All three automakers posted double-digit gains in sales last month and they reported tight inventories on some models.
For Ford Motor Co. it's the Fusion sedan and Explorer and Escape crossovers; they just can't build them fast enough. In Los Angeles, San Francisco and Miami, a Fusion is lasting just 13 days at a dealership before being sold. Typically cars can sit on a lot for two months.
Chevrolet has only a 35-day supply of its Cruze and can sell every unit of its newly redesigned Impala that it makes. Chrysler needs more Jeeps and Fiat 500Ls.
It's quite a turnabout for the domestic brands, which just five years ago had to offer huge discounts and incentives to move vehicles out of showrooms.
"Keeping things on the lean side is a much better place to be," said Jeff Schuster, an analyst at LMC Automotive.
They might miss out on some sales, but that sure beats offering the friends-and-family discount to everyone with a driver's license.
It's a conundrum for the automakers.
"You don't want to go back to the bad old days when you had too many cars to sell, but you also want to have enough inventory so that customers can find the vehicles with the options they want," said Elaine Kwei, an analyst at the Jefferies investment firm.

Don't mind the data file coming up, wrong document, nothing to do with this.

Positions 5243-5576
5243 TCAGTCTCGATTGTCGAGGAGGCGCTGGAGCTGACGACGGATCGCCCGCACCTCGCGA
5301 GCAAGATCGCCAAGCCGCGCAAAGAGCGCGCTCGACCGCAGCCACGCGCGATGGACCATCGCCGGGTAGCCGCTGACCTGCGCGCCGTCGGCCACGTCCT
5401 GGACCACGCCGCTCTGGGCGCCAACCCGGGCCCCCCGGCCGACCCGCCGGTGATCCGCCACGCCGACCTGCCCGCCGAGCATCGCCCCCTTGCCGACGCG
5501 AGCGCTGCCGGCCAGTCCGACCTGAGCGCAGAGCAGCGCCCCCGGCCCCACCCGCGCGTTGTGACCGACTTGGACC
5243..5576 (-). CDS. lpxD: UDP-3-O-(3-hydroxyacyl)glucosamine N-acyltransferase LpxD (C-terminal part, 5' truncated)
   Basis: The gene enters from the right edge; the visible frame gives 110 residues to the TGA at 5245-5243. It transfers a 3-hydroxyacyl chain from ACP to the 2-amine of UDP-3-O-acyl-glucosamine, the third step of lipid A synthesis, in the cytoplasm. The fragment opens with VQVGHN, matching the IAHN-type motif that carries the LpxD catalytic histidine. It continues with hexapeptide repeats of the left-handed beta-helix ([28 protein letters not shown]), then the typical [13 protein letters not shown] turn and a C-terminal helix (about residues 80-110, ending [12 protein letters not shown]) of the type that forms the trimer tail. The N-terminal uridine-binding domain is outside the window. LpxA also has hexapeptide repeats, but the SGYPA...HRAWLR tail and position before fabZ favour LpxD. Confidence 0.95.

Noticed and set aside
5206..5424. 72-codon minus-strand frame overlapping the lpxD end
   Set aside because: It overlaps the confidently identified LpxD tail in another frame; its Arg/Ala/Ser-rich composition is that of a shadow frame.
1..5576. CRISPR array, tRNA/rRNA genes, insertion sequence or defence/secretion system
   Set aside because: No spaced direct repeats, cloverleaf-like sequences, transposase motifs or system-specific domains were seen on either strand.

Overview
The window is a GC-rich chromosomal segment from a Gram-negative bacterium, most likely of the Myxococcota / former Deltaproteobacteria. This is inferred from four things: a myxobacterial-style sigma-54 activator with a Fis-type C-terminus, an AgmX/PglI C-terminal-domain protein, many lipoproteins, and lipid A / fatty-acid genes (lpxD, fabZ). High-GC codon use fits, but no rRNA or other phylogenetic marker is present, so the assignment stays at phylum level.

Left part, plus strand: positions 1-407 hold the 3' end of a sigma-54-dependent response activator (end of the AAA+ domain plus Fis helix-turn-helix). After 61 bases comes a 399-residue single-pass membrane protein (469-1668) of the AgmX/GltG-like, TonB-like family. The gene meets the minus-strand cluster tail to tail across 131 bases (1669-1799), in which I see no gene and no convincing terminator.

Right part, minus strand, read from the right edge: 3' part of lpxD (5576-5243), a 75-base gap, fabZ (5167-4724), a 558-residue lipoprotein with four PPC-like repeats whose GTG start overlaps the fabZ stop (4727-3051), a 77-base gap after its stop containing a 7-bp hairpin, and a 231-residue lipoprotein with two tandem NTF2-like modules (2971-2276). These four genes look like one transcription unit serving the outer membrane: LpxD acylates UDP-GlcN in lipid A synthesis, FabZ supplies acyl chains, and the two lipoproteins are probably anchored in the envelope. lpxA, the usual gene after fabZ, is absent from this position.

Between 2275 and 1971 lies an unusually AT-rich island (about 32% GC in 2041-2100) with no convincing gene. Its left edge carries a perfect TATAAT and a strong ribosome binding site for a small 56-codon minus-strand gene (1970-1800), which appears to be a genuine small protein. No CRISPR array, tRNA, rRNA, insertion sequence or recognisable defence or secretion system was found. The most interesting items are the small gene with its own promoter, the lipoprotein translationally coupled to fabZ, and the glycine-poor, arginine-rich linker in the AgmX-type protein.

"It's hard to imagine that the Detroit guys find themselves in this position," she said.
Ford plans to increase production by about 50,000 vehicles during the fourth quarter, a 7 percent increase from the same period a year earlier. It also hired 1,400 new workers at its Flat Rock, Mich., assembly plant to build more Fusions.
Tighter supplies are translating into higher prices and greater profits, said Jesse Toprak, an analyst with auto price company TrueCar.com.
The average transaction price for Ford vehicles last month rose 6.9 percent to $33,460, its highest ever, Toprak said. GM saw its average transaction price rise 4.3 percent to $33,492 in August.
TrueCar.com estimated that U.S. auto sales reached about 1.5 million vehicles last month, up about 14 percent from the same month a year earlier.
"Based on everything we see, the economy is on solid footing, which means the industry should remain strong," said Kurt McNeil, vice president of GM's U.S. sales operations.
GM said it sold 275,847 vehicles in the U.S. last month, up 14.7 percent compared with the same month a year earlier.
Ford said it sold 221,270 vehicles in August, a 12.2 percent increase from the previous year.
Chrysler Group said it sold 165,552 vehicles in the U.S. last month, a 12 percent gain from the same month a year earlier.
Toyota Motor Corp. said it sold 231,537 vehicles in the U.S. last month, a 22.8 percent increase from August a year ago.
Nissan Motor Co. said its U.S. sales hit 120,498 vehicles last month, a 22.3 percent gain and an August record for the Japanese automaker.
Market research firm J.D. Power and Associates said that consumer spending on new vehicles in August will approach $36 billion, which is the highest level on record.
Still, the industry should temper its excitement, said Jack R. Nerad, an analyst at auto information company Kelley Blue Book.
Aging cars that need replacing and low interest rates have enabled the the auto industry to beat overall economic growth, Nerad said.
"But that doesn't mean that sales will continue at the strong pace we've seen in August," he said. "The overall economic recovery is weak and fragile, so another shock could send sales back."
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